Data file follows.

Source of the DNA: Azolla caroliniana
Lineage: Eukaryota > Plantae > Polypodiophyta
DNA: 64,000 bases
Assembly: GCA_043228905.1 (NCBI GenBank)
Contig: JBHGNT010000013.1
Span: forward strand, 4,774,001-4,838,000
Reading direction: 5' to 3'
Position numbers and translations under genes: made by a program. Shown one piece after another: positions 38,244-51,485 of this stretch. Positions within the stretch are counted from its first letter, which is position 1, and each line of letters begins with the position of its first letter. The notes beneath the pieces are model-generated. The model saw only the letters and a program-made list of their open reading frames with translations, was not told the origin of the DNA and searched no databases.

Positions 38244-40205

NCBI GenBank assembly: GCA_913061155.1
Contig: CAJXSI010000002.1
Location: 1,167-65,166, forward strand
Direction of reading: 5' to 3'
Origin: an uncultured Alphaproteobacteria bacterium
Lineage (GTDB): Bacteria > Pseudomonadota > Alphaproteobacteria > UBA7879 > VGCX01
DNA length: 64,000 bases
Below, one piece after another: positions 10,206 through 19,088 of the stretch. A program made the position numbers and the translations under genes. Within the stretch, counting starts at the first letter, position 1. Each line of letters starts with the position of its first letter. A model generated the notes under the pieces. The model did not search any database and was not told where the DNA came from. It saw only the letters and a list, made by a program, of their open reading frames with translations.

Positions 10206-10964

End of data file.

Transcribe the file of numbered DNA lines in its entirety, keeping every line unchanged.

Source of the DNA: Azolla caroliniana
Lineage: Eukaryota > Plantae > Polypodiophyta
DNA: 64,000 bases
Assembly: GCA_043228905.1 (NCBI GenBank)
Contig: JBHGNT010000013.1
Span: forward strand, 4,774,001-4,838,000
Reading direction: 5' to 3'
Position numbers and translations under genes: made by a program. Shown one piece after another: positions 38,244-51,485 of this stretch. Positions within the stretch are counted from its first letter, which is position 1, and each line of letters begins with the position of its first letter. The notes beneath the pieces are model-generated. The model saw only the letters and a program-made list of their open reading frames with translations, was not told the origin of the DNA and searched no databases.

Positions 38244-40205

NCBI GenBank assembly: GCA_913061155.1
Contig: CAJXSI010000002.1
Location: 1,167-65,166, forward strand
Direction of reading: 5' to 3'
Origin: an uncultured Alphaproteobacteria bacterium
Lineage (GTDB): Bacteria > Pseudomonadota > Alphaproteobacteria > UBA7879 > VGCX01
DNA length: 64,000 bases
Below, one piece after another: positions 10,206 through 19,088 of the stretch. A program made the position numbers and the translations under genes. Within the stretch, counting starts at the first letter, position 1. Each line of letters starts with the position of its first letter. A model generated the notes under the pieces. The model did not search any database and was not told where the DNA came from. It saw only the letters and a list, made by a program, of their open reading frames with translations.

Positions 10206-10964